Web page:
The University of Western Australia conducted a study that led to some interesting findings which must be explored in more detail. Researchers combed through data from nearly 500,000 people in WA health registers between 1980 and 2001. They were unable to find even one person with congenital or early cortical blindness who also developed schizophrenia—or any other psychotic illness.
"It's very difficult to say what the exact mechanism is but we think that the protective effect for schizophrenia is related to some kind of compensatory cortical reorganisation in the brain that’s happening in response to having congenital or early cortical blindness," said lead author, Professor Vera Morgan. “As a result, some functions that are impaired in schizophrenia may actually be enhanced in people with congenital or early cortical blindness."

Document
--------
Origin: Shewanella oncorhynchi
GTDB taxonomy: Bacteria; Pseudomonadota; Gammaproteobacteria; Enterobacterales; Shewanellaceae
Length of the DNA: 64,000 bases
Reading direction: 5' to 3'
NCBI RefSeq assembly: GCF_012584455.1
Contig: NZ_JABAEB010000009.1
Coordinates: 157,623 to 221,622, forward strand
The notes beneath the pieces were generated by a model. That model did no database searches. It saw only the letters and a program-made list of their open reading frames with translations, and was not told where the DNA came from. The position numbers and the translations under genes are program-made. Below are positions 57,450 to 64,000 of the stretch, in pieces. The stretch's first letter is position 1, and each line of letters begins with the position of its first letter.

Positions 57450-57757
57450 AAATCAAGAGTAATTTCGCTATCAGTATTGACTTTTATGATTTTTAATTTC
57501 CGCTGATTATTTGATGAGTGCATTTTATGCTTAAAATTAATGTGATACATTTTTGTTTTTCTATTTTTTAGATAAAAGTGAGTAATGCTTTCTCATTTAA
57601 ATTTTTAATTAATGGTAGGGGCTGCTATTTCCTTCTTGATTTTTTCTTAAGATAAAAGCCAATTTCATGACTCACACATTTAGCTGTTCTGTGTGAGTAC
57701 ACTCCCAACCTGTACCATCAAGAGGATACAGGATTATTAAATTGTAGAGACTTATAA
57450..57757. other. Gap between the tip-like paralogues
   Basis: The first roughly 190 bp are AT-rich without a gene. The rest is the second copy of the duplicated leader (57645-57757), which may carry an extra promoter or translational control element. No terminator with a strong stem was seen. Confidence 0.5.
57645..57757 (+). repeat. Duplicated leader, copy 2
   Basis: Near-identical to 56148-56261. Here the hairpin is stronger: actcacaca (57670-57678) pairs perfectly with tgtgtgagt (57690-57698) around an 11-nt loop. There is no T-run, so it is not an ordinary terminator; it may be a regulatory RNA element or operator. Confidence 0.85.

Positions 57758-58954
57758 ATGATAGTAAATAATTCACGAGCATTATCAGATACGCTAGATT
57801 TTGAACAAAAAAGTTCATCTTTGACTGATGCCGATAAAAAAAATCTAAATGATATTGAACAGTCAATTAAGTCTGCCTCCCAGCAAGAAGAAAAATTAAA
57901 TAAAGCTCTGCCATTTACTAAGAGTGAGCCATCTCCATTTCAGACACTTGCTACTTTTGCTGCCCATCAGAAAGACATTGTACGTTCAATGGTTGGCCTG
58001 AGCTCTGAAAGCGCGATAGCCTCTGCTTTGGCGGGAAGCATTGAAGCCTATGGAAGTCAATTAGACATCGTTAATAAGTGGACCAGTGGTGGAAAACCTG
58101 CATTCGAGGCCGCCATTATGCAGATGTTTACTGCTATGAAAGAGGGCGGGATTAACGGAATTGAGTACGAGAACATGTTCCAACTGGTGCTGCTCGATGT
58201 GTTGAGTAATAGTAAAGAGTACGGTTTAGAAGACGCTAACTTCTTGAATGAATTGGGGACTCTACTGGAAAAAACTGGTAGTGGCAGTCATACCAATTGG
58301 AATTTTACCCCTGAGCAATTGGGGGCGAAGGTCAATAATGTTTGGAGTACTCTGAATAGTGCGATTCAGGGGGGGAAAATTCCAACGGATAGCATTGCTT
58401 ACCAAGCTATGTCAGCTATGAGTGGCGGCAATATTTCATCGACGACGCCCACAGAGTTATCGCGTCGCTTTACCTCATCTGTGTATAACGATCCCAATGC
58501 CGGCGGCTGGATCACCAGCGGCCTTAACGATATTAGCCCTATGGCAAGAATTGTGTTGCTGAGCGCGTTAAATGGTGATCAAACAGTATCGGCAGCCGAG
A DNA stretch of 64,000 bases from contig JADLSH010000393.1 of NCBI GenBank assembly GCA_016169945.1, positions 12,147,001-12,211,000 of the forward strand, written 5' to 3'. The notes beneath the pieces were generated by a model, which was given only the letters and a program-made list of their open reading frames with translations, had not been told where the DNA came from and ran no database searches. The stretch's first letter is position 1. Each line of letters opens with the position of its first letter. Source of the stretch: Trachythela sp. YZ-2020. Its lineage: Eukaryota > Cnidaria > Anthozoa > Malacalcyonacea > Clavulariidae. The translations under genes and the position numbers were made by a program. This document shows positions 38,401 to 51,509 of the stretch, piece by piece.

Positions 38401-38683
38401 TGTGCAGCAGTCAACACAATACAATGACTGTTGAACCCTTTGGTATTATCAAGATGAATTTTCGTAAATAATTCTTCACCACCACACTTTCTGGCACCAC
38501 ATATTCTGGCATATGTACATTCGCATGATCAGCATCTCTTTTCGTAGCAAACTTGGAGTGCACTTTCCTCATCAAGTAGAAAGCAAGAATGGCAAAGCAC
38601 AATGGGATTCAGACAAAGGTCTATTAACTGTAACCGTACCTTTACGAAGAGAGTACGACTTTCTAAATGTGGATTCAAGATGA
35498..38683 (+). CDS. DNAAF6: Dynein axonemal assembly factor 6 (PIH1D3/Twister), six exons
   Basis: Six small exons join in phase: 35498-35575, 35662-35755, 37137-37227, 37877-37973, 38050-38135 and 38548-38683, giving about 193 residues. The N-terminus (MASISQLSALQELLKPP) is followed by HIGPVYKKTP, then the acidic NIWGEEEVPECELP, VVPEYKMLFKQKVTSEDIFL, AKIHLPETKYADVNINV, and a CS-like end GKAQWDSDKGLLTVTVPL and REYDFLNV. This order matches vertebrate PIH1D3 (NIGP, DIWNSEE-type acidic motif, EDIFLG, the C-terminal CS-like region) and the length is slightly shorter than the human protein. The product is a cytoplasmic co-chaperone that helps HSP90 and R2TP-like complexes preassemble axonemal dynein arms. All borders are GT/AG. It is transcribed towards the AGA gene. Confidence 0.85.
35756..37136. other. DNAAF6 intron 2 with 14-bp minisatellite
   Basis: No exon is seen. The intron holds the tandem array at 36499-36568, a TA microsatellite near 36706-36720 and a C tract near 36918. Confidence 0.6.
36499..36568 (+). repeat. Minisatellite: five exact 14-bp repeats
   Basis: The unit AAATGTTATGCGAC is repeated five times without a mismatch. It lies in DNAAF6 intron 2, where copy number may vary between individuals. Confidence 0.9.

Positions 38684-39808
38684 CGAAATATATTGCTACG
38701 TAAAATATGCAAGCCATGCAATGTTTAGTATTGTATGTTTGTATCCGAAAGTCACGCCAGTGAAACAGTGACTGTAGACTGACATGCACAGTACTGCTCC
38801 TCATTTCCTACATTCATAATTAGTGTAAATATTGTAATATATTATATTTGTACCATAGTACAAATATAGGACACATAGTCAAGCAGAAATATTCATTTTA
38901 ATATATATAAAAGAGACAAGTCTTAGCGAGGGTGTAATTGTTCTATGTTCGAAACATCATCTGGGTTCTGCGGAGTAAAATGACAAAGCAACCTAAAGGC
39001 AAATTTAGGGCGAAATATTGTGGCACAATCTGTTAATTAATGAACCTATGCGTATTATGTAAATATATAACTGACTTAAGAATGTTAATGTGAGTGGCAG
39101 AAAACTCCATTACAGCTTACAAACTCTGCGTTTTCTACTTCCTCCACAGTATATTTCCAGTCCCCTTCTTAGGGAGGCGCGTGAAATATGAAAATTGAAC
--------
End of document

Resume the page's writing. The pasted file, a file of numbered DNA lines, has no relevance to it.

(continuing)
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“Link between blindness and schizophrenia”